ASEAN Ministers Urge Reduced Violence, Dialogue in Myanmar

AP Photo/Achmad Ibrahim
left to right; Malaysian Foreign Minister Zambry Abdul Kadir, Philippine’s Foreign Secretary Enrique Manalo, Singaporean Foreign Minister Vivian Balakrishnan, Thailand’s Foreign Minister Don Pramudwinai, Vietnam’s Foreign Minister Bui Thanh Son, Indonesian Foreign Minister Retno Marsudi, Laotian Foreign Minister Saleumxay Kommasith, Brunei’s Second Minister of Foreign Affair Erywan Yusof, Cambodia’s Foreign Minister Prak Sokhonn, East Timor’s Foreign Minister Adaljiza Magno and ASEAN Secretary General Kao Kim Hourn hold hands as they pose for a group photo during the Association of Southeast Asian Nations (ASEAN) Coordinating Council Meeting at the ASEAN Secretariat in Jakarta, Indonesia, Friday, Feb. 3, 2023.

JAKARTA, Indonesia (AP) — Southeast Asian foreign ministers urged Myanmar’s military rulers on Friday to reduce violence and allow unhindered delivery of humanitarian aid to pave the way for a national dialogue aimed at ending the country’s worsening crisis.

Meeting in Indonesia’s capital, the ministers from the Association of Southeast Asian Nations also granted observer status to East Timor, Asia’s newest nation, ahead of it becoming the regional bloc’s 11th member.

Myanmar is an ASEAN member, but its foreign minister was excluded from Friday’s annual ministers’ retreat because of his country’s failure to implement a five-step consensus on restoring peace forged in 2021 between ASEAN and Myanmar’s military leader, Senior Gen. Min Aung Hlaing.

Indonesian Foreign Minister Retno Marsudi, who hosted Friday’s meetings, said the ministers agreed that an inclusive national dialogue “is key to finding a peaceful resolution to the situation in Myanmar,” and that reducing violence and providing humanitarian assistance are “paramount for building trust and confidence.”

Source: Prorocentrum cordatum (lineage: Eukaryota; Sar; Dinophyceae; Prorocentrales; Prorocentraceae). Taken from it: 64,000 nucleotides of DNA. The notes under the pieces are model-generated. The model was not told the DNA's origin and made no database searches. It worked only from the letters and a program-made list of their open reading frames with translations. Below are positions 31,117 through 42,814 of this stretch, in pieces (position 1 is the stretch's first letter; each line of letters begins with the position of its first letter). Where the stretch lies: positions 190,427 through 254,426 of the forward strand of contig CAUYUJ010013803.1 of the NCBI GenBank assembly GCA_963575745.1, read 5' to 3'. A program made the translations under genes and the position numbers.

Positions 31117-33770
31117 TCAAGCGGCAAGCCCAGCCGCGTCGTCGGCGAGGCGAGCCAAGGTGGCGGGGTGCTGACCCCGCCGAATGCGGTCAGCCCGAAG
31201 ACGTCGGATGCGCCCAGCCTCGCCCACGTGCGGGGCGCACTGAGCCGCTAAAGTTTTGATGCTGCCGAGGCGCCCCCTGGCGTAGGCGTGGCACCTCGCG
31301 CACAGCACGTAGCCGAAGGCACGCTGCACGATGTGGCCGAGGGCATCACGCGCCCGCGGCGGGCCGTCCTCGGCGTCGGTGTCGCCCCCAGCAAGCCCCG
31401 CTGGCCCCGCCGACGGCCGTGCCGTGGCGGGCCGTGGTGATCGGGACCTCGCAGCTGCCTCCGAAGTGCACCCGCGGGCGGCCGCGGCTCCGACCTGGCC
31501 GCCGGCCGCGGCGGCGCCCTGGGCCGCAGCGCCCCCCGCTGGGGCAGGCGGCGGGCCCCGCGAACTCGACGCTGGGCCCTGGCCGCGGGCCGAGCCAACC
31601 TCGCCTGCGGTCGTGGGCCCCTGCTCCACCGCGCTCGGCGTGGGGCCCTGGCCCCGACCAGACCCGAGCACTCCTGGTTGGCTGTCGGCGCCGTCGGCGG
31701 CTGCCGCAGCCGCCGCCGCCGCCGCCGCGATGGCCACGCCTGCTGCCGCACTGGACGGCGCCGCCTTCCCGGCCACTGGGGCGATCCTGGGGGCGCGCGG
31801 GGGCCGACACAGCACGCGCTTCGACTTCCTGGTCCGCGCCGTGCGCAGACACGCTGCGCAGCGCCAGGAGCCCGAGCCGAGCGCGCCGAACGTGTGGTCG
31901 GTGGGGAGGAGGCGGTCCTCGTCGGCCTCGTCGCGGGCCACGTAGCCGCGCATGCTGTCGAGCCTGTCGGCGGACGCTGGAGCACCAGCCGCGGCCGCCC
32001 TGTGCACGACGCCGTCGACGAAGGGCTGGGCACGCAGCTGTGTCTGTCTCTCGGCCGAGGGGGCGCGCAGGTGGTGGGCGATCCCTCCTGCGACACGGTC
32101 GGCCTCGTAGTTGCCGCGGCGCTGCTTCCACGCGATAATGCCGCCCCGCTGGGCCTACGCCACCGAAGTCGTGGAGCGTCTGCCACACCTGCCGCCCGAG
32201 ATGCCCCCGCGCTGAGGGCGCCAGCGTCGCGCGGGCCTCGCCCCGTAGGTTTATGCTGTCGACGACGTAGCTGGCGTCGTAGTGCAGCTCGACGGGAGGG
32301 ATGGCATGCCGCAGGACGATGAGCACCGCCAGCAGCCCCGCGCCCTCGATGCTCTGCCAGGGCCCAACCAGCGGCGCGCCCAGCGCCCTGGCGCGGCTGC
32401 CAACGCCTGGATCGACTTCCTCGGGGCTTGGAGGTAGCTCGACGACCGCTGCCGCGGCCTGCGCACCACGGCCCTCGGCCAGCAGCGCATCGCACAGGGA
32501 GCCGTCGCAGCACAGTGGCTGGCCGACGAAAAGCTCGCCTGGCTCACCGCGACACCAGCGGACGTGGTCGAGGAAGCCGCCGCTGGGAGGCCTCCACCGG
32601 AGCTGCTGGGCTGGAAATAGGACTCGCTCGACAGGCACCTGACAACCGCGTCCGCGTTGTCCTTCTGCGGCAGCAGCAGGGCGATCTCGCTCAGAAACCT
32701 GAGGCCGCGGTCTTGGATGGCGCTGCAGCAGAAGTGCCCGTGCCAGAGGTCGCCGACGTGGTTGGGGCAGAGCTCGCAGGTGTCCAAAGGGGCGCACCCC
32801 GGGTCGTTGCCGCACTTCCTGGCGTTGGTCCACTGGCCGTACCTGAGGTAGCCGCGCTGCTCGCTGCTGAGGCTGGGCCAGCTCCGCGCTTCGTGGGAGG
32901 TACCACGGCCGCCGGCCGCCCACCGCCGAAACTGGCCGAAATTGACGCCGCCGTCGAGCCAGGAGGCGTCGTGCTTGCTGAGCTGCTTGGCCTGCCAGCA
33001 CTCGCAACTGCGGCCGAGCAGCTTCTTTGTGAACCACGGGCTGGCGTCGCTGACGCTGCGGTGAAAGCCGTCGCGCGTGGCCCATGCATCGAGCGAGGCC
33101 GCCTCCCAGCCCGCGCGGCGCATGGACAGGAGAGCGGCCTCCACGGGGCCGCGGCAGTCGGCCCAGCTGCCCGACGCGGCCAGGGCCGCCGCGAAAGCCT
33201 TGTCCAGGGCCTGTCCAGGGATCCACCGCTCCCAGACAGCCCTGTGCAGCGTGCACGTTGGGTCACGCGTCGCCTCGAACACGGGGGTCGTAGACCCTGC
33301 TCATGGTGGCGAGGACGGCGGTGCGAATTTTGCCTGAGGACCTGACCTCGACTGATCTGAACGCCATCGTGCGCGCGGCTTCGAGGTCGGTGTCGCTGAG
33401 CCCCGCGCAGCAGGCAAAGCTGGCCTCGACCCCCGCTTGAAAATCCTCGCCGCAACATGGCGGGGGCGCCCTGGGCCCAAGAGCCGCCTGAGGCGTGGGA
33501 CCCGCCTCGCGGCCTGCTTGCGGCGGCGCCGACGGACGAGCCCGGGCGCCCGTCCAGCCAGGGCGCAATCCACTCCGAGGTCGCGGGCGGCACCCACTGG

She said the lack of progress in Myanmar “tests our credibility” as a group, and that ASEAN’s efforts toward peace would be coordinated with those of other countries and the United Nations.

Myanmar’s military leader promised in the five-point agreement to allow a special ASEAN envoy to meet with jailed ousted leader Aung San Suu Kyi and others to foster a dialogue aimed at easing the crisis, set off by the military’s seizure of power two years ago. But Myanmar refused to let an ASEAN envoy meet with Suu Kyi last year, resulting in Min Aung Hlaing’s exclusion from an ASEAN summit last November.

The increasing violence in Myanmar since the military takeover loomed large over the foreign ministers’ meetings, even as Indonesia, this year’s ASEAN chair, sought to dampen concerns that the crisis will overshadow other issues and hold the bloc “hostage.”

In her opening remarks, Marsudi said the ministers were meeting in the midst of immense global challenges in which the Indo-Pacific region is not immune, including geopolitical, food, energy, financial and ecological crises, as well as major power rivalries that could spill over and potentially destabilize the region.

The ministers warmly applauded the East Timor delegation as it participated in an ASEAN ministerial meeting for the first time.

“It is a crucial steppingstone in our long journey to join the big family of the ASEAN community,” East Timor Foreign Minister Adaljiza Magno said,

ASEAN agreed in principle to admit East Timor as the group’s 11th member at last November’s ASEAN summit.

East Timor applied for full membership in ASEAN in 2011, but some members feared its poverty would be a burden and slow efforts to achieve an ASEAN Economic Community.

The U.N. estimates that nearly half of East Timor’s population lives below the extreme poverty line of $1.90 a day, and that 42 of every 1,000 babies die before their fifth birthday because of malnutrition.

The former Portuguese colony was occupied by Indonesia for a quarter-century and gained independence after a U.N.-sponsored referendum in 1999. Indonesia’s military responded with scorched-earth attacks that devastated East Timor.